King Hu approaches the film’s physics-defying skirmishes and supernatural elements with complete sincerity.
Insinuations of ghosts are draped over Legend of the Mountain’s story like a veil. The film unfurls slowly and erratically, like the paper wrapper of a straw on which a drop of water has been placed. There’s something ethereal in those derelict ruins, in the spider webs that gleam in the moonlight and the impossibly tall bamboo trees that stretch up toward the heavens, in the tendrils of smoke that slither always through the woods.
Hu’s mother was a traditional painter, and his first true love was Peking opera, the influence of which can be seen in the acrobatic fight scenes of his wuxia films. There’s a fastidious precision to Dragon Inn, every piece of fabric and shot composition just so, everything manicured and worked over. A Touch of Zen is, while still meticulously constructed, a wilder, more difficult endeavor, one that melds the traits of multiple genres and, in its three-plus hours, incorporates a plethora of characters and locations and, possibly, planes of existence. With Legend of the Mountain, which is mostly devoid of histrionic fight scenes, Hu concentrates all of his considerable prowess toward mood. He infuses simple conversations with a kinetic charge; the luscious pillow shots and establishing shots, immaculately composed, serve no master except their own profound beauty. There isn’t a lazy moment in the film, so careful and conscientious is Hu’s craftsmanship. Every pan and snap zoom and dissolve is exact, every whorl of smoke and wind-thrown swath of leaves pulled from a dream and placed methodically before our eyes.
Two scenes in particular extrapolate the film’s audacity. Melody, beating a drum with rapidity, casts a spell over Ho, and the incessant, rhythmic sound also sends Han into a frenzy as he clutches his head, agonizingly running from the house. Melody looks up at Ho with steady, clinical eyes. Ho, throwing back one more cup of tea, slips into delirium. This leads to a stylized, almost arabesque sex scene, during which the music plays doggedly and undeterred, appendages pallid against black backdrops and shots of writhing trees and fornicating dragonflies intercut before two spiders as a disquieting laugh echoes. If we never really understand what’s happening, that’s okay. Neither does Ho. King Hu makes nature feel salacious and sex natural.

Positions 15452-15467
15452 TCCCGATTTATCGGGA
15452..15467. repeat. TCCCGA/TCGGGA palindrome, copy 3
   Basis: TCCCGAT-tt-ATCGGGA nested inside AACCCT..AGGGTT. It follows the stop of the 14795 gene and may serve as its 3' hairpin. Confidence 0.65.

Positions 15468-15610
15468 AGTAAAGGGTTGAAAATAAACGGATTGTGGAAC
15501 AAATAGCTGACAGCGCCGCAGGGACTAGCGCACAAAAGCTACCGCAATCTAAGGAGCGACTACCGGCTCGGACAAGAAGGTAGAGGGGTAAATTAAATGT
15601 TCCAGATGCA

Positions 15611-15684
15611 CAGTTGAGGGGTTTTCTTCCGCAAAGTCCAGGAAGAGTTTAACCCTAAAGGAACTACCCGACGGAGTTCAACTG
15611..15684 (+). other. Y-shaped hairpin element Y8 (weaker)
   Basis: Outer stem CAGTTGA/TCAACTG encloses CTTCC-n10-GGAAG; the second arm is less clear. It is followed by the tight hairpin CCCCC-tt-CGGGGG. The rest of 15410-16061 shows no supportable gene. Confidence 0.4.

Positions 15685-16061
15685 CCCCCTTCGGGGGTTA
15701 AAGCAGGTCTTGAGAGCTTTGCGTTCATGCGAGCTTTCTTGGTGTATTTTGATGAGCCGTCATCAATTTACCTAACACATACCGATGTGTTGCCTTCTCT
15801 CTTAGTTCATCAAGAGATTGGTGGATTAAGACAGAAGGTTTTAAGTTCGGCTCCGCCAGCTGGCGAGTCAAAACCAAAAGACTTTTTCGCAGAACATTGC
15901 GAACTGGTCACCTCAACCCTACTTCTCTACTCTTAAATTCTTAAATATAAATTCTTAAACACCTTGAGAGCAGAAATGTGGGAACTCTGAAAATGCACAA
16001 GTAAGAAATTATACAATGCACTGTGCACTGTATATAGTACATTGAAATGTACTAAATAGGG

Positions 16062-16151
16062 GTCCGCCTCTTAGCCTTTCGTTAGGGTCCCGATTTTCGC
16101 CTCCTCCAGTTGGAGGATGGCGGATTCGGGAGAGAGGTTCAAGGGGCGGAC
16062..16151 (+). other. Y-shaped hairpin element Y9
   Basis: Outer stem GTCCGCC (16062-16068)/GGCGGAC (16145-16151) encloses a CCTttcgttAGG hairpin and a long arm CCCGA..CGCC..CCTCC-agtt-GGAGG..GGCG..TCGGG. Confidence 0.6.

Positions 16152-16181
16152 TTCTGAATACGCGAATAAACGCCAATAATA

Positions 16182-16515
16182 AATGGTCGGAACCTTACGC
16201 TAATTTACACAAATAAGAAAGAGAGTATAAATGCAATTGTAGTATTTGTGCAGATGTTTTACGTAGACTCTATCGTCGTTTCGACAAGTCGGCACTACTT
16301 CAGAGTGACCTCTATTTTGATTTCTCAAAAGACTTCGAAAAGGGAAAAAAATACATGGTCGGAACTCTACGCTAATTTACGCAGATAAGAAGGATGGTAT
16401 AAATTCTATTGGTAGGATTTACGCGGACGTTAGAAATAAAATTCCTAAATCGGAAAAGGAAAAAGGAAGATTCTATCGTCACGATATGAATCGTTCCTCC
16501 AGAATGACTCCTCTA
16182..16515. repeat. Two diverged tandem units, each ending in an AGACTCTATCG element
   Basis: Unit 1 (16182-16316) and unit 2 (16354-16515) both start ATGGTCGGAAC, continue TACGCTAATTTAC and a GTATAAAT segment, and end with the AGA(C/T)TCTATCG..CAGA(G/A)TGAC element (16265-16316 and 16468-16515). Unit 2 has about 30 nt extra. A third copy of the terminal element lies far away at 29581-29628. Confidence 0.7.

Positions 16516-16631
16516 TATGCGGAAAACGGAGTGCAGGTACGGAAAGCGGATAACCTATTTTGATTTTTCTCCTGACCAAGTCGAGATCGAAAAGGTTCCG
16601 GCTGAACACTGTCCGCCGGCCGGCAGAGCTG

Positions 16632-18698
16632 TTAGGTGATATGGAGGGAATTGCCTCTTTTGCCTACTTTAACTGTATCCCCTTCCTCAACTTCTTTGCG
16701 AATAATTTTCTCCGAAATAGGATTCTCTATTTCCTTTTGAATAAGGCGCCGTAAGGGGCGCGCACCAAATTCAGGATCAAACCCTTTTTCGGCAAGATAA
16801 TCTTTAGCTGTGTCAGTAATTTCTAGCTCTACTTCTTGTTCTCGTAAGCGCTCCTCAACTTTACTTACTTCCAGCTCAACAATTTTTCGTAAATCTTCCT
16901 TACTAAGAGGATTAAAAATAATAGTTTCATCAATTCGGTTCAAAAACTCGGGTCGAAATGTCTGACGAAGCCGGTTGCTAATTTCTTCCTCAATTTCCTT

Later, Melody and Zhang have a drum battle, during which the former pounds savagely at the instrument, her face glazed with sweat, summoning smoke monsters. It should be ridiculous, something akin to Tsui Hark’s flamboyant Green Snake, but Hu treats it so seriously, another example of his earnest spirituality, that the scene feels intimate, unnerving. This scene, in all it’s ludicrous glory, represents everything that makes Hu’s films special, and what makes Legend of the Mountain an epochal work. Hu approaches the physics-defying skirmish and supernatural elements with complete sincerity, using the familiar tropes of the wuxia to tell a story replete with incorporeal, divine entities, punctuated by bursts of violence and edited with digressive fluidity.
In Hu’s worldview, all things are connected by the ineffable; all beings, spirits, natural occurrences, and supernatural interferences are inexplicably bound. The film reflects this view: It operates with unexplained tension, never bothering to really explain its plot or tie up loose ends, and it’s crafted with logical filmmaking techniques. Hu finds the connection between the wuxia and Buddhism, sex and nature, cinema and life. He seems constantly amazed by the world around him, always observing and learning. And like the befuddled scholar, he never really seems to find what he’s looking for.